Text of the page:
This lecture given by New Castle Count Cooperative Livestock agent, Dan Severson, focused on the livestock portion of Delaware’s agriculture industry. Severson broke down the amount of the beef, pork, goat, chicken that is produced and consumed from Delaware. Additionally, he included the amount of products that come from the different animals. Apparently, the highest amount of livestock that was recorded was cattle, which 225 farms, containing roughly 14,000 cattle in the state of Delaware alone. However, Delaware cattle size does not compare to the amount of cattle livestock contained in the entire US, which is 70 million cattle over the span of 711,000 farms. Switching from direct livestock, Dan Severson shared with the class the trends that are commonly found in the agriculture community, which are # of farms, size of the farm, age of farmer, amount of animals, and diversification. It also seems that as time passes by, there is a growing interest of consumers wanting to know where there food comes from. Unfortunately, that also leads to some individuals sharing false information to people about how their food is processed, especially when it comes to the topics of GMO. However, sometimes stores and some people have ended up mislabeling their product, because they include the GMO free label. The thing is, GMO is mostly used by breeding and not actually injecting something into the food. Another claim is that farmers are putting antibiotics into the products, but since it is illegal to do so, that argument doesn’t hold up. The only registered animal that is allowed to be processed with GMO’s is fish, mainly salmon. Overall, Severson wanted us to know where the food comes from and what actually goes into farming.
GMO Extra Credit
For my GMO research project, I went to the store and found a product called “Outshine: Fruit Bars”. This item is a supposed an all natural popsicle, that used real fruit juice. Its main claim on it’s package is that it’s GMO free. The issue I found with this is that there was another popsicle produced by the same company, which did not also included the GMO free label. The weird thing is that the only difference was it’s flavor being coconut, instead of strawberry. If the strawberry flavored popsicle is supposedly non GMO, then why isn’t the coconut. Artificial flavoring is artificial flavoring, no matter what the flavor is.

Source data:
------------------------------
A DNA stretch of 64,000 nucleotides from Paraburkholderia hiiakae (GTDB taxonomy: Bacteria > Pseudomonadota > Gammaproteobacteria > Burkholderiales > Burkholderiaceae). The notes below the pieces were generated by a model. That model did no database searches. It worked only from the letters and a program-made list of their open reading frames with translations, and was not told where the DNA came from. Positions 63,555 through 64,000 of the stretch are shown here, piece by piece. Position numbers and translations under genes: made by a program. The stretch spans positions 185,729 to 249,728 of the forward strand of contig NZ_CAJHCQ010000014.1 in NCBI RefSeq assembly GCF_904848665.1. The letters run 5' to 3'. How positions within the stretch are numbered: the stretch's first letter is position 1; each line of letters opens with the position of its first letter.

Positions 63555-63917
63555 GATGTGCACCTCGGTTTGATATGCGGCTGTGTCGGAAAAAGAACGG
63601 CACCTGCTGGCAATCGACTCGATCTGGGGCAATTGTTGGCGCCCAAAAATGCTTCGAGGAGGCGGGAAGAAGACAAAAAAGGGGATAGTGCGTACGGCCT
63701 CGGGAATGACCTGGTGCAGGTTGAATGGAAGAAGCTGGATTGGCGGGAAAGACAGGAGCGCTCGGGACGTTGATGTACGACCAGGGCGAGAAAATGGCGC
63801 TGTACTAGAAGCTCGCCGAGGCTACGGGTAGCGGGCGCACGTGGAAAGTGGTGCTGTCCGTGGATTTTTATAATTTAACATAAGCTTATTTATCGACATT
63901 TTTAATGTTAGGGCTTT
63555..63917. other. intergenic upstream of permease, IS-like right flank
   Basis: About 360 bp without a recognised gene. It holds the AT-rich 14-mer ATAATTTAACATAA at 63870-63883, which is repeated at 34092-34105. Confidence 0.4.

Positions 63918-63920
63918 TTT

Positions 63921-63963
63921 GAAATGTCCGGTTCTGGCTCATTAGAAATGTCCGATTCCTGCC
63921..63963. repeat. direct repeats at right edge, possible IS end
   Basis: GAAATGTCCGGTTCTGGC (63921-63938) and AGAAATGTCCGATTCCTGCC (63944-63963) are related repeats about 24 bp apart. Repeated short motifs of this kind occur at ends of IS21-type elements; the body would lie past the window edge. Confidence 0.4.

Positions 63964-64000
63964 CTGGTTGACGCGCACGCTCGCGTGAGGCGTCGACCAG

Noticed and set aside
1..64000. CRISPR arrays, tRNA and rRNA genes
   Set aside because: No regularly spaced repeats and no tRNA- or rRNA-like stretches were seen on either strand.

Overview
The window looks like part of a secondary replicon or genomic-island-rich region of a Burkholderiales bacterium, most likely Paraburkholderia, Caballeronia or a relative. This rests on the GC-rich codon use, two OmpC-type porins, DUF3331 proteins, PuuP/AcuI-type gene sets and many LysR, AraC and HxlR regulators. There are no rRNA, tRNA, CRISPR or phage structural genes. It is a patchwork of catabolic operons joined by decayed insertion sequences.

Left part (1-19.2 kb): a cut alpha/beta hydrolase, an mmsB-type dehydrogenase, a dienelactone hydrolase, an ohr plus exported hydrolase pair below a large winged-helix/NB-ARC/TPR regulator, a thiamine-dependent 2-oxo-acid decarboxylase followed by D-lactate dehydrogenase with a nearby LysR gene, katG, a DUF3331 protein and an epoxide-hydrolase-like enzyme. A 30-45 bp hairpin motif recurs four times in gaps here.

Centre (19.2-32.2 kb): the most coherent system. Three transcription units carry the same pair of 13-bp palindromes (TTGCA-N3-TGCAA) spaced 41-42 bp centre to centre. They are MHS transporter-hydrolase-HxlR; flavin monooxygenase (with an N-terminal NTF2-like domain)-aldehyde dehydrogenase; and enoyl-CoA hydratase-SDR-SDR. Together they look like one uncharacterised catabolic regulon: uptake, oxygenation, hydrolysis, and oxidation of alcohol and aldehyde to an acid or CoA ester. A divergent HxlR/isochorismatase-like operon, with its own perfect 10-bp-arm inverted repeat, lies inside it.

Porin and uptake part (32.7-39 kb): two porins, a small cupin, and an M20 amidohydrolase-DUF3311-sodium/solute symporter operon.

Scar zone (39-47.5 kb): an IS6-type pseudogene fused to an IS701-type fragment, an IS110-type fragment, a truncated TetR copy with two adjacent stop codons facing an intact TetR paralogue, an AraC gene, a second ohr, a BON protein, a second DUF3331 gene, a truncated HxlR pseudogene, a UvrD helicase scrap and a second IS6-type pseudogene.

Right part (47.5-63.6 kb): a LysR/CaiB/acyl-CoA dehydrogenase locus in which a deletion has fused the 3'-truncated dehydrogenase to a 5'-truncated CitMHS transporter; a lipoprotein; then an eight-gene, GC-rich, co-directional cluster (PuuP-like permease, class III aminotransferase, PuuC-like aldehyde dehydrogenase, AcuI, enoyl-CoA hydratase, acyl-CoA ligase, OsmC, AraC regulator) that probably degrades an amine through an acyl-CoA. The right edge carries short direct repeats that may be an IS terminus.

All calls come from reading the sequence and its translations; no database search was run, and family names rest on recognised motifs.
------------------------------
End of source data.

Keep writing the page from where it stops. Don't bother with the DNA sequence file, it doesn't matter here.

This guest lecture was very interesting and informal. I’m glad we can have someone like Dan Severson who gets to explain to us about livestock. He is very knowledgeable about not only livestock but about the rest of the agricultural industry. My favorite part of his presentation was a brief part but it’s when he talked about the rising of bee keeping. I’ve only scraped the surfaces about beekeeping and hardly know anything at all. It is a topic that has always intrigued me, it especially does now with the drastically decreasing bee population throughout the world. Knowing that it is a increasing industry it makes me really happy to hear that it shows that people are starting to get the picture that bees are important to this world. Another thing which might make me sound a little dumb is that with show animals I always thought that they were judged on appearance not by the cut of beef or pork. But, it definitely makes sense that they are judged that way and it will change the way I view show animals now when I head up the the Farm show in Harrisburg.
For the Product review I picked All-Natural Biodegradable Kitty Litter. I don’t go to the grocery store to much unless I need things for a specific recipe I am making (which is not an efficient way to go to the store). This product is made by the company The Good Earth on the front of this Litter it says Non-Gmo. It is made of 100% American grown grass which is pretty cool I guess. I don’t think it would make a difference to the cat really if the grass was genetically modified or not. I mean I know my cat wouldn’t care for my cat we use a newspaper thing call yesterdays news its made out of newspaper pellets and its easy to clean and holds smell in pretty well. It also breaks down in water very easily.